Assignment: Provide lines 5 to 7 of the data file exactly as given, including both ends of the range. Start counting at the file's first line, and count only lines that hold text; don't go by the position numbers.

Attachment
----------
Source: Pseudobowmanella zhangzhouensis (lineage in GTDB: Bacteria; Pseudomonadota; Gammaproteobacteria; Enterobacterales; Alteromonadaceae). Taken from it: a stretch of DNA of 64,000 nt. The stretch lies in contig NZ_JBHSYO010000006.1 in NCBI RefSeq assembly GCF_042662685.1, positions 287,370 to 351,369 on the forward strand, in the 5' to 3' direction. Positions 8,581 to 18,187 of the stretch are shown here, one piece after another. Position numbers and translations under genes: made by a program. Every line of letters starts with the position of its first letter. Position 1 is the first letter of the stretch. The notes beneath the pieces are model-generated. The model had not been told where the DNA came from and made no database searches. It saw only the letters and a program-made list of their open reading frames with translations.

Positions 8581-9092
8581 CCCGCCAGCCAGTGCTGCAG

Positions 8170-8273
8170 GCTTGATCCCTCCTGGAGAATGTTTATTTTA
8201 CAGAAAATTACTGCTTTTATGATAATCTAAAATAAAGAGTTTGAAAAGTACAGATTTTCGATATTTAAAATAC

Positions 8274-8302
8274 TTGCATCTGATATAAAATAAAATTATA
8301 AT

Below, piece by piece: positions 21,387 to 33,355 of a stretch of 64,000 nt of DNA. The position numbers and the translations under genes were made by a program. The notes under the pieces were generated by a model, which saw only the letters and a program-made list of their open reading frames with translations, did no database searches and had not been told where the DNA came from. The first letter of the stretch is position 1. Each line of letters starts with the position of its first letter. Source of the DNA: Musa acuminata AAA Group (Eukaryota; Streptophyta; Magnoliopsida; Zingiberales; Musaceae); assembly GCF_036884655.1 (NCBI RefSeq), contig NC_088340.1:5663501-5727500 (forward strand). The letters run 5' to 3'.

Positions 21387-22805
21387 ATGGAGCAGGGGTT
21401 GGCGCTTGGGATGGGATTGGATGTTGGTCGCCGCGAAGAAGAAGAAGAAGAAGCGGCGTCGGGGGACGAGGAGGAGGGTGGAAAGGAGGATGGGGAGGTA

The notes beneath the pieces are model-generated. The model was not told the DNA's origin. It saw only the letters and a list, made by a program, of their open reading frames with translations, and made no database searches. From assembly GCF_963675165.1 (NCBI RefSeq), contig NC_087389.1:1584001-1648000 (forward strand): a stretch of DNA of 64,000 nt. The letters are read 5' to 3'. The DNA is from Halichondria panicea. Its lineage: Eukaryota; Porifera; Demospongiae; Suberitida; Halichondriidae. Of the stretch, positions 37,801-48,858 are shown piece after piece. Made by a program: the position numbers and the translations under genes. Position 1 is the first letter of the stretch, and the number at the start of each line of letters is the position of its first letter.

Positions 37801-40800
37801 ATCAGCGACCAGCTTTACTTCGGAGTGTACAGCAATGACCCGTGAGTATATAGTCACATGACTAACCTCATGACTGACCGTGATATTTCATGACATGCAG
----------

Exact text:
8170 GCTTGATCCCTCCTGGAGAATGTTTATTTTA
8201 CAGAAAATTACTGCTTTTATGATAATCTAAAATAAAGAGTTTGAAAAGTACAGATTTTCGATATTTAAAATAC

Positions 8274-8302